Comparison operators are also defined both for primitive types and many type in the standard library. Parentheses are required when chaining comparison operators. For example, the expression a == b == c is invalid and may be written as (a == b) == c.

Unlike arithmetic and logical operators, the traits for overloading the operators the traits for these operators are used more generally to show how a type may be compared and will likely be assumed to define actual comparisons by functions that use these traits as bounds. Many functions and macros in the standard library can then use that assumption (although not to ensure safety). Unlike the arithmetic and logical operators above, these operators implicitly take shared borrows of their operands, evaluating them in place expression context:


#![allow(unused)]
fn main() {
let a = 1;
let b = 1;
a == b;
// is equivalent to
::std::cmp::PartialEq::eq(&a, &b);
}


This means that the operands don’t have to be moved out of.

==Equalstd::cmp::PartialEq::eq
!=Not equalstd::cmp::PartialEq::ne
>Greater thanstd::cmp::PartialOrd::gt
<Less thanstd::cmp::PartialOrd::lt
>=Greater than or equal tostd::cmp::PartialOrd::ge
<=Less than or equal tostd::cmp::PartialOrd::le

Here are examples of the comparison operators being used.


#![allow(unused)]
fn main() {
assert!(123 == 123);
assert!(23 != -12);
assert!(12.5 > 12.2);
assert!([1, 2, 3] < [1, 3, 4]);
assert!('A' <= 'B');
assert!("World" >= "Hello");
}


## Lazy boolean operators

Syntax
LazyBooleanExpression :
Expression || Expression
| Expression && Expression

The operators || and && may be applied to operands of boolean type. The || operator denotes logical ‘or’, and the && operator denotes logical ‘and’. They differ from | and & in that the right-hand operand is only evaluated when the left-hand operand does not already determine the result of the expression. That is, || only evaluates its right-hand operand when the left-hand operand evaluates to false, and && only when it evaluates to true.


#![allow(unused)]
fn main() {
let x = false || true; // true
let y = false && panic!(); // false, doesn't evaluate panic!()
}


## Type cast expressions

Syntax
TypeCastExpression :
Expression as TypeNoBounds

A type cast expression is denoted with the binary operator as.

Executing an as expression casts the value on the left-hand side to the type on the right-hand side.

An example of an as expression:


#![allow(unused)]
fn main() {
fn sum(values: &[f64]) -> f64 { 0.0 }
fn len(values: &[f64]) -> i32 { 0 }
fn average(values: &[f64]) -> f64 {
let sum: f64 = sum(values);
let size: f64 = len(values) as f64;
sum / size
}
}


as can be used to explicitly perform coercions, as well as the following additional casts. Here *T means either *const T or *mut T.

Type of eUCast performed by e as U
Integer or Float typeInteger or Float typeNumeric cast
C-like enumInteger typeEnum cast
bool or charInteger typePrimitive to integer cast
u8charu8 to char cast
*T*V where V: Sized *Pointer to pointer cast
*T where T: SizedNumeric typePointer to address cast
Integer type*V where V: SizedAddress to pointer cast
&[T; n]*const TArray to pointer cast
Function pointer*V where V: SizedFunction pointer to pointer cast
Function pointerIntegerFunction pointer to address cast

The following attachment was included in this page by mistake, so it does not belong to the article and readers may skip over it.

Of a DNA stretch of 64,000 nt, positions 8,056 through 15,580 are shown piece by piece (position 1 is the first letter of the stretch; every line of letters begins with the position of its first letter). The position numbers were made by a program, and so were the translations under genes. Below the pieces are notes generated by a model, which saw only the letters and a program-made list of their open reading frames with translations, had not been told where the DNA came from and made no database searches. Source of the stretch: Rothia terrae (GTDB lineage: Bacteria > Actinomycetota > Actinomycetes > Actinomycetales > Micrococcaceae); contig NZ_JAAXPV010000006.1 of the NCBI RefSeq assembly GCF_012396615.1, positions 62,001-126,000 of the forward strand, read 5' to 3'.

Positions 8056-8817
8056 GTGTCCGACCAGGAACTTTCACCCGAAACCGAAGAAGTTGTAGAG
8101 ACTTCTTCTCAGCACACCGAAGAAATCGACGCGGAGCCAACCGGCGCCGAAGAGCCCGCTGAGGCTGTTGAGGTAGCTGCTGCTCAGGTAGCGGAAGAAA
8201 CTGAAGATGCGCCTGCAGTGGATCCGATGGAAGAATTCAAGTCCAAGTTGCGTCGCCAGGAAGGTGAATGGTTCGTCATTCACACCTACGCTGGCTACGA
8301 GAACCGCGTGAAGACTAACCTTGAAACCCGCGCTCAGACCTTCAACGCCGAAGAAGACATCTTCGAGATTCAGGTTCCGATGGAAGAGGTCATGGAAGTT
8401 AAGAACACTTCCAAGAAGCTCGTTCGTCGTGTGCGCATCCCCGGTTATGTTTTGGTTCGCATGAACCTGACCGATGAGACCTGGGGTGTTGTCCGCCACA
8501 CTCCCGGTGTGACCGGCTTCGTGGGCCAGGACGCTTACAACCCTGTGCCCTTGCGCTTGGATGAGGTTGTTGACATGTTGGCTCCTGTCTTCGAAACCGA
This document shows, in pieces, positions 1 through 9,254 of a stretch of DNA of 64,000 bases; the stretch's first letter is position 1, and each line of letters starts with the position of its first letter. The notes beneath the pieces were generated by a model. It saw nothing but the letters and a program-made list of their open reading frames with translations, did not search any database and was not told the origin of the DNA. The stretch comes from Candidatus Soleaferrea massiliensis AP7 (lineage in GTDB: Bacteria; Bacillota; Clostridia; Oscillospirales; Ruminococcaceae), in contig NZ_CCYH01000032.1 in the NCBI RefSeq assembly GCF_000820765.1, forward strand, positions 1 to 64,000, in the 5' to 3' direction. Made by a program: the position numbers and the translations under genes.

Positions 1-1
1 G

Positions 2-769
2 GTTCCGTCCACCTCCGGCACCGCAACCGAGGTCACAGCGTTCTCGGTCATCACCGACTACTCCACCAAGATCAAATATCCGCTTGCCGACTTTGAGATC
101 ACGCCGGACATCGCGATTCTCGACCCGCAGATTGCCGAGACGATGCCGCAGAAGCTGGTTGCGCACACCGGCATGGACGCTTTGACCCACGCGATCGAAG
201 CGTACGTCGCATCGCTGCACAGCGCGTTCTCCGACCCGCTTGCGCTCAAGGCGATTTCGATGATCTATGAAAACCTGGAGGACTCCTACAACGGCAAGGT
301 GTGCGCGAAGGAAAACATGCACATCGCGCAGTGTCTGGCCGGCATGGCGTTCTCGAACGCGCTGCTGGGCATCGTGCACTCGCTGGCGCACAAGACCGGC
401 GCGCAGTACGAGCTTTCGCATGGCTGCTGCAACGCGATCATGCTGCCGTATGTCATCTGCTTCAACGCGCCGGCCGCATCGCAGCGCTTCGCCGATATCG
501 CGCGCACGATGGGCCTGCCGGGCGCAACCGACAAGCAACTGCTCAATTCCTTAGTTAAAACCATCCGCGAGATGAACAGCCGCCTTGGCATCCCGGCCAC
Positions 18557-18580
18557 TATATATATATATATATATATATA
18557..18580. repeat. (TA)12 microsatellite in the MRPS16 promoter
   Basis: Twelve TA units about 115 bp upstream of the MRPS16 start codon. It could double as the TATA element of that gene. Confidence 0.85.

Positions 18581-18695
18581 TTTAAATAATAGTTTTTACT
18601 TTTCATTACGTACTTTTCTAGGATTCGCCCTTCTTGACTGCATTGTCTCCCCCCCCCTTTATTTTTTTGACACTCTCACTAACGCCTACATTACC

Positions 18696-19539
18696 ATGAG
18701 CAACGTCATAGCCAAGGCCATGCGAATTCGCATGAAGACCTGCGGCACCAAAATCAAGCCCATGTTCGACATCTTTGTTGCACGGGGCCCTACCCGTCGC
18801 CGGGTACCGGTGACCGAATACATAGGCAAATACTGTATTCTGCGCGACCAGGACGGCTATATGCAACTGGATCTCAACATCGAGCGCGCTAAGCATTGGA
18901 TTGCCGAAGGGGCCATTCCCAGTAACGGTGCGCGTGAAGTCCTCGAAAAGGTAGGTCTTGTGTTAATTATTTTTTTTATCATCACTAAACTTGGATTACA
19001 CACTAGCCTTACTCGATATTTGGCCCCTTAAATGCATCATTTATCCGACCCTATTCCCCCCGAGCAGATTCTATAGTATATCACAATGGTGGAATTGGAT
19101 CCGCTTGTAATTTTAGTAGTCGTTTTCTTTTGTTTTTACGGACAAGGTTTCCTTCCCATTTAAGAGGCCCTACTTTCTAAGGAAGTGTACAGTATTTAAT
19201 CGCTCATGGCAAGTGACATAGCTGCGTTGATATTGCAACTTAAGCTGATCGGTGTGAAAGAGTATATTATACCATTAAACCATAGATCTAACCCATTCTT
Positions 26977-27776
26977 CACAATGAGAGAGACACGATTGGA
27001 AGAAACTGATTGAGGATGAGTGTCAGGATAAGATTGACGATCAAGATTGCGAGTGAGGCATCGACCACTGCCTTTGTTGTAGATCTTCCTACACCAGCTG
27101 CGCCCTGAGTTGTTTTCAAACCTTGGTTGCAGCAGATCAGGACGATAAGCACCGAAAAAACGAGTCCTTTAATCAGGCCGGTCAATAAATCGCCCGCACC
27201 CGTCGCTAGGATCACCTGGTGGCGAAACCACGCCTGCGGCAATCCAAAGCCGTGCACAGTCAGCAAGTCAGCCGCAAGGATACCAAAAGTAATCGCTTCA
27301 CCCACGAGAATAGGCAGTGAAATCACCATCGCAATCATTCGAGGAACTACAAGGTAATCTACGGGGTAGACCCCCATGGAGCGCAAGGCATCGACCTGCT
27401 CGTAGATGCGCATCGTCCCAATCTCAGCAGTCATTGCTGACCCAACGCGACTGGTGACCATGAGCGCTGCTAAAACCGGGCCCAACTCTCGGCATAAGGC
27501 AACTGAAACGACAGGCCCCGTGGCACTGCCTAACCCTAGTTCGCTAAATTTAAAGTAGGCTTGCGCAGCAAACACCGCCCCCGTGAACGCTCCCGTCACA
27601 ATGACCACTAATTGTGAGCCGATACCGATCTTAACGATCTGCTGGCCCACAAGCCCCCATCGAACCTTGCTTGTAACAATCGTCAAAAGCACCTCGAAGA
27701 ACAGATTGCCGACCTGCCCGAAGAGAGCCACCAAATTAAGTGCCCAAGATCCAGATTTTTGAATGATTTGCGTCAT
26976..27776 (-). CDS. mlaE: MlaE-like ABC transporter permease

Closure **Function pointerClosure to function pointer cast

* or T and V are compatible unsized types, e.g., both slices, both the same trait object.

** only for closures that do not capture (close over) any local variables

### Semantics

• Numeric cast
• Casting between two integers of the same size (e.g. i32 -> u32) is a no-op
• Casting from a larger integer to a smaller integer (e.g. u32 -> u8) will truncate
• Casting from a smaller integer to a larger integer (e.g. u8 -> u32) will
• zero-extend if the source is unsigned
• sign-extend if the source is signed
• Casting from a float to an integer will round the float towards zero
• Casting from an integer to float will produce the closest possible float *
• if necessary, rounding is according to roundTiesToEven mode ***
• on overflow, infinity (of the same sign as the input) is produced
• note: with the current set of numeric types, overflow can only happen on u128 as f32 for values greater or equal to f32::MAX + (0.5 ULP)
• Casting from an f32 to an f64 is perfect and lossless
• Casting from an f64 to an f32 will produce the closest possible f32 **
• if necessary, rounding is according to roundTiesToEven mode ***
• on overflow, infinity (of the same sign as the input) is produced
• Enum cast
• Casts an enum to its discriminant, then uses a numeric cast if needed.
• Primitive to integer cast
• false casts to 0, true casts to 1
• char casts to the value of the code point, then uses a numeric cast if needed.
• u8 to char cast
• Casts to the char with the corresponding code point.

* if integer-to-float casts with this rounding mode and overflow behavior are not supported natively by the hardware, these casts will likely be slower than expected.

** if f64-to-f32 casts with this rounding mode and overflow behavior are not supported natively by the hardware, these casts will likely be slower than expected.

*** as defined in IEEE 754-2008 §4.3.1: pick the nearest floating point number, preferring the one with an even least significant digit if exactly halfway between two floating point numbers.

## Assignment expressions

Syntax
AssignmentExpression :
Expression = Expression

An assignment expression consists of a place expression followed by an equals sign (=) and a value expression. Such an expression always has the unit type.

Evaluating an assignment expression drops the left-hand operand, unless it’s an uninitialized local variable or field of a local variable, and either copies or moves its right-hand operand to its left-hand operand. The left-hand operand must be a place expression: using a value expression results in a compiler error, rather than promoting it to a temporary.


#![allow(unused)]
fn main() {
let mut x = 0;
let y = 0;
x = y;
}


## Compound assignment expressions

Syntax
CompoundAssignmentExpression :
Expression += Expression
| Expression -= Expression
| Expression *= Expression
| Expression /= Expression
| Expression %= Expression
| Expression &= Expression
| Expression |= Expression
| Expression ^= Expression
| Expression <<= Expression
| Expression >>= Expression

The +, -, *, /, %, &, |, ^, <<, and >> operators may be composed with the = operator. The expression place_exp OP= value is equivalent to place_expr = place_expr OP val. For example, x = x + 1 may be written as x += 1. Any such expression always has the unit type. These operators can all be overloaded using the trait with the same name as for the normal operation followed by ‘Assign’, for example, std::ops::AddAssign is used to overload +=. As with =, place_expr must be a place expression.


#![allow(unused)]
fn main() {
let mut x = 10;
x += 4;
assert_eq!(x, 14);
}